Cousin Joe

I think cousin  Joe sent me this a  few years  back. It was about a man called Bob.


If he lived in the North End of Bristol he has to be your Lagasse

Mid-afternoon on Dec. 7, 1941, I was playing hide and seek with a group of kids from the neighborhood in the north end of Bristol when someone interrupted the game to tell us that the Japanese had bombed Pearl Harbor. “Where’s Pearl Harbor?” I asked. “In Hawaii,” they replied. Being that I was a knowledgeable 10-year-old and had studied geography, I summed up the situation quickly. “Did you ever see how small Japan is, compared to us?” I questioned. “We’ll beat ’em in a few weeks,” I analyzed. As I was saying this I was thinking, “If they mess around with my brother, he’ll show ’em.” I quickly ran home and dashed up the stairs to see if everyone knew of the news. As I looked into the living room, it was obvious that they had. Mom was seated and crying and Dad was consoling her. The radio was on giving the accounts of what was known at that time, which was sketchy and often unconfirmed.

The main concern for Mom’s world was that her son was in the Army in Camp Blanding, Fla., and the one-year training commitment would now become a war requirement for an undetermined period. Although Dad was saying all the right words to Mom, it appeared to me that his heart wasn’t really in it. He was less visibly upset than Mom, but I believe that he was more deeply concerned, having World War I experience to call on. It was an anxious, wait-and-see environment for many years to come.

Bob Lagasse


To Heck With New York, I Am Off To Texas

We have all been there haven’t we?

Moore Genealogy

Left to right Minnie O'Brien in the dark dress, and Irene Harris Fesette in the white dress. Left to right Minnie O’Brien in the dark dress, and Irene Harris Fesette in the white dress.

The title is a paraphrase of the Davy Crockett quote after he lost his election to Congress in his home state of Tennessee and then headed off to Texas and everlasting fame. In this case, it is four people related by blood and marriage who have been kept in a box for decades making the journey. Well, at least their picture is.

Genealogy research can be very frustrating and sometimes downright nasty. We all work long hours on our family history many times without results or recognition from our family. So I guess we should not be surprised when we do research that is unasked for that people can be indifferent and downright impolite. The reason for the research was so I could return two photographs to the family. The pictures of Bertha…

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A Jazz Age Baby

Interesting post with lovely baby pictures

Envisioning The American Dream

Vintage photo baby 1926 A Bastille Day Baby 1926

In 1926 while flaming youth roared and thousands mourned the death of  Rudolph Valentino, my grandparents, Sadie and Arthur were overjoyed at the birth of their second daughter, Betty, my mother.

A beloved Bastille Day baby, this jazz age babe would have turned 90 today.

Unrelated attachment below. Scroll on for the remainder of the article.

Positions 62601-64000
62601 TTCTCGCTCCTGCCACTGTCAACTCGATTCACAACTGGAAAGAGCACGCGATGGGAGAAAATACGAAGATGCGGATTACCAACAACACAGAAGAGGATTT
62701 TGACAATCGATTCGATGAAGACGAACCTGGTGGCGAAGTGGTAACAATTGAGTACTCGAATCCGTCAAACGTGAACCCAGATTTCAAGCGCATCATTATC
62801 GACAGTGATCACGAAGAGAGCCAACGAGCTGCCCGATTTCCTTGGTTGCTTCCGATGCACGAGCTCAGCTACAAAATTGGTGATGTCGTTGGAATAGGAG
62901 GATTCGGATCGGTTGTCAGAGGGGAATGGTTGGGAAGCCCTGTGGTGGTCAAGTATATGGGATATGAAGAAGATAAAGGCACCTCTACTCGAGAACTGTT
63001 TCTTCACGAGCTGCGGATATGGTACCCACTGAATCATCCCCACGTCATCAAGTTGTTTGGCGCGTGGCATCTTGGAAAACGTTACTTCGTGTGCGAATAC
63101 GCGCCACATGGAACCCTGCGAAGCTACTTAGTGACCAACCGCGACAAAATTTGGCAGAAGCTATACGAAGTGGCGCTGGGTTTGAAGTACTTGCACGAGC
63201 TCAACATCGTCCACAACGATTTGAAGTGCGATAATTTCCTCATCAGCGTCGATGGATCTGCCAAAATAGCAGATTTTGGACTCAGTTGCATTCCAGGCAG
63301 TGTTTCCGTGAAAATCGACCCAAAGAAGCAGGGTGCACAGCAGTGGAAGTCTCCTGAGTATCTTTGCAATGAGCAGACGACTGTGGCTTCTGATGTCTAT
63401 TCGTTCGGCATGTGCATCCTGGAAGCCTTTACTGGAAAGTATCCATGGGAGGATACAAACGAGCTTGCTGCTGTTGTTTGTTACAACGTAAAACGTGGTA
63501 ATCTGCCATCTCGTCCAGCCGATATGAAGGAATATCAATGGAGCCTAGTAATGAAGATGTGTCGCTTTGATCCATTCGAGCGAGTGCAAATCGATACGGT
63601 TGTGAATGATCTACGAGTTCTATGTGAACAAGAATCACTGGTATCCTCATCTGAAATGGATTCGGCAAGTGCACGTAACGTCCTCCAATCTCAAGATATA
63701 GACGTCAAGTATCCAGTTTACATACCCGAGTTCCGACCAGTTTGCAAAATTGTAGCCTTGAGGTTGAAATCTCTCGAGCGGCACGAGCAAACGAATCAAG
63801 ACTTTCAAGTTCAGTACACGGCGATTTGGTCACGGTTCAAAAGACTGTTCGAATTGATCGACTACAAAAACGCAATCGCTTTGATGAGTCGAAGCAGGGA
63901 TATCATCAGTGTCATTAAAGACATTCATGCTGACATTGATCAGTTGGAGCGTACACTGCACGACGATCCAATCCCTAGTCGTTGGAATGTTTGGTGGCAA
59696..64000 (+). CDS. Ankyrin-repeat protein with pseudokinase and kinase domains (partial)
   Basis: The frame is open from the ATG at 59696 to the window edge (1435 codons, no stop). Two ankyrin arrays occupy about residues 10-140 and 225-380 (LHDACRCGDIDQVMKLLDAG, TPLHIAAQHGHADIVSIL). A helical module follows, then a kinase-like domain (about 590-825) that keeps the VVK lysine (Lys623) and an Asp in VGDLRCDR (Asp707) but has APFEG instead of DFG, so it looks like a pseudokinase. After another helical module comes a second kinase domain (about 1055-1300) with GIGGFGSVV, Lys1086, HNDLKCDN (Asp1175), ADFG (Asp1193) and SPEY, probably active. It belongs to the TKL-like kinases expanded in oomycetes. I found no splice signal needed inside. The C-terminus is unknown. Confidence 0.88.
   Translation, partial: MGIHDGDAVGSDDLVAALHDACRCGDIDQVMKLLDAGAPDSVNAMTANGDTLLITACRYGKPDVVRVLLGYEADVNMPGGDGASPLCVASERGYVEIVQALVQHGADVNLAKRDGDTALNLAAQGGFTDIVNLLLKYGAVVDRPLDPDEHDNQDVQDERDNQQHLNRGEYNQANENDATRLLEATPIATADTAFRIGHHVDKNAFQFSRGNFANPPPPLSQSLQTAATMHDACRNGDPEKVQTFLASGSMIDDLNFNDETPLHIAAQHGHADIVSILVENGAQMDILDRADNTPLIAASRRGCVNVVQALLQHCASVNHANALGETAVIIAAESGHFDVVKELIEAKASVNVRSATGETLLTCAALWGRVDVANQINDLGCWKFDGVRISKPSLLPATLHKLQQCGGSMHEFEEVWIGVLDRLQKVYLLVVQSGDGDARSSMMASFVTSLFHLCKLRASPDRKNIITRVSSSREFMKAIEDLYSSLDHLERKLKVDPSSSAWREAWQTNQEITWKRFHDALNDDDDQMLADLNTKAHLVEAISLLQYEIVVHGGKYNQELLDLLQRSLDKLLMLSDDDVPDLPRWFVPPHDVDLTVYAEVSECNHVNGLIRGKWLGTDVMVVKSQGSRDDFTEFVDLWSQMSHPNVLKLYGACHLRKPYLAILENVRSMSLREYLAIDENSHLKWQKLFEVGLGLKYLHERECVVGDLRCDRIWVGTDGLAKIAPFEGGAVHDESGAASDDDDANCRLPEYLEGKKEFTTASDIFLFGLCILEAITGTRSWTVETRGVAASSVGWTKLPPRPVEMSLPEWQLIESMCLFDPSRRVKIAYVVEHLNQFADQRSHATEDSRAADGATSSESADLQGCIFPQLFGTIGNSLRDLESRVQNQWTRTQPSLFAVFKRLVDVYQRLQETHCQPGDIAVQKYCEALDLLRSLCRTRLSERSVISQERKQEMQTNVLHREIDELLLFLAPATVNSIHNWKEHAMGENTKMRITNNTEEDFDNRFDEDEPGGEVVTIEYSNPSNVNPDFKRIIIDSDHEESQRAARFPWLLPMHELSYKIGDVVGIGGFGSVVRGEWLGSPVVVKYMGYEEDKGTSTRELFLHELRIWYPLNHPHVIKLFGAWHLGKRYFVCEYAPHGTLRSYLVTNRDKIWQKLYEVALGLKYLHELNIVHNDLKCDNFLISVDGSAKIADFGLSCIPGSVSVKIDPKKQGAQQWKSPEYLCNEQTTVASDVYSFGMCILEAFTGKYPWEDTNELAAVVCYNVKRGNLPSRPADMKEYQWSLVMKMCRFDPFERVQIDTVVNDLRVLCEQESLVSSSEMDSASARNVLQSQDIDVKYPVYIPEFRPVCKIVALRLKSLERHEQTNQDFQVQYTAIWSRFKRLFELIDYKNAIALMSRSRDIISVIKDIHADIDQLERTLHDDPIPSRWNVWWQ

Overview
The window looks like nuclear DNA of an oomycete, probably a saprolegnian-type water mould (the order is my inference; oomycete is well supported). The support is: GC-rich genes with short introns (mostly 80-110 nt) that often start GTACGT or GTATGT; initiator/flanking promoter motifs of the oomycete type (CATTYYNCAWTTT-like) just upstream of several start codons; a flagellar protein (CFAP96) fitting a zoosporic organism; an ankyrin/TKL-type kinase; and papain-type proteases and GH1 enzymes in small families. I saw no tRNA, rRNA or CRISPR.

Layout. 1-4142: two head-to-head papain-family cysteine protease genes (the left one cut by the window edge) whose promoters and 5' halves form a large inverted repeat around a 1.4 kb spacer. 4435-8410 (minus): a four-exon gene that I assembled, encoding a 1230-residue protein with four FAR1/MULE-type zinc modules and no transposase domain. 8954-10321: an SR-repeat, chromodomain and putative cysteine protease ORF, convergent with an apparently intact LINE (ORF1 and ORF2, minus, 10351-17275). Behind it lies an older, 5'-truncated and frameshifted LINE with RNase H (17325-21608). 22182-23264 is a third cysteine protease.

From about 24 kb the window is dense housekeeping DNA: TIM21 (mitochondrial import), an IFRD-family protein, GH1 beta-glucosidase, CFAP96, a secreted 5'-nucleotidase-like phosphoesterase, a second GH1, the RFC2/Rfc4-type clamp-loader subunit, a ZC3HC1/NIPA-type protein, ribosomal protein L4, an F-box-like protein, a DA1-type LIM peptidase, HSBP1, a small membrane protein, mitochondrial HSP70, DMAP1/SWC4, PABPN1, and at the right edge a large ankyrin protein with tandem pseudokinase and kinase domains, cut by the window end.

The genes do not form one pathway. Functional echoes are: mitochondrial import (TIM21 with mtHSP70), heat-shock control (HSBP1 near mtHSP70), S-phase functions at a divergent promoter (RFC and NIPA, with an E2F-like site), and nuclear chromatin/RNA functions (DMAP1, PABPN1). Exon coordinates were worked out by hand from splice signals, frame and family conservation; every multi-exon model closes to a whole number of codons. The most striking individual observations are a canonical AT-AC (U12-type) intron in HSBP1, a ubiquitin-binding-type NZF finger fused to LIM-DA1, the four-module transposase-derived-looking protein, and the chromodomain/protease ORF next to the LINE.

Life Magazine July 1, 1926 Life Magazine July 1, 1926

Smack dab in the middle of the roaring twenties, eight years had passed since the end of the Great war and Americans were ready for fun. Our president, Silent Cal was keeping mum as  the economy skyrocketed. Consuming goods as never before, folks were running down to Florida in get-rich-quick schemes, while Miss Texas Guineas, the boop-boop-de-doop speakeasy girl beckoned us “to live it up.”

There was no better time to be born.

Betty would be the beneficiary of modern science and technology providing a safer and  cleaner world than the previous generation. Worries about…

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Why are we searching for our ancestors?

Post no.1080

I am always thinking about stopping you know.

Why are we searching for our ancestors?

To link past generations to future generations…

At least this is what I have been doing since 2008, first on Nos ancêtres, a blog written in French, then this one you are reading right now.

I always reflect upon what I am doing here writing post after post after post on “dead” people.

Just linking past generations to present generations so they will in turn share what they know to future generations…

The problem is getting the right ancestors which is  not  always easy.


The first guest post

This is post No. 1079. I have written 1078 posts since September 2009. This is the first guest post on Our Ancestors.

There is always a  first time… 


There is a great mystery in our family, whom none have been able to solve: Who is the mother of Martha Dano Jackley?

Because Martha married into the Jackly/Jackley family in 1866, all Jackleys doing genealogy have exhausted themselves trying to solve this puzzle. Add to this the variant phonetic transcriptions, errors in transcribing hand-written census, birth and other Canadian records from so long ago, and we are all worn out with this quest. (We are sure that Martha’s father was John Dano, 1809 – 1875; birth in Canada; death 8 June 1875 in Lanesborough, Berkshire County, Massachusetts, USA.)

The photograph of Martha’s possible mother has an inscription on the back: “Great-great Grandma Dano”. There is no other information. This photograph is in the possession of a “Jackley” relative who was born in 1895. She might have been born between 1810 – 1820.

All the Jackley relatives would be so very grateful if someone could solve the mystery of Martha Dano’s heritage.

Thank you, and Profound Blessings!

Jody Neff (Largo, Florida, USA)



Click  above for photos.

How to search this blog?

Use the search button on the right to look for someone’s name among more than 1100 posts I wrote about our ancestors.

Dennis Lagasse II

Stanislas Lagacé aka Dennis Lagassee II

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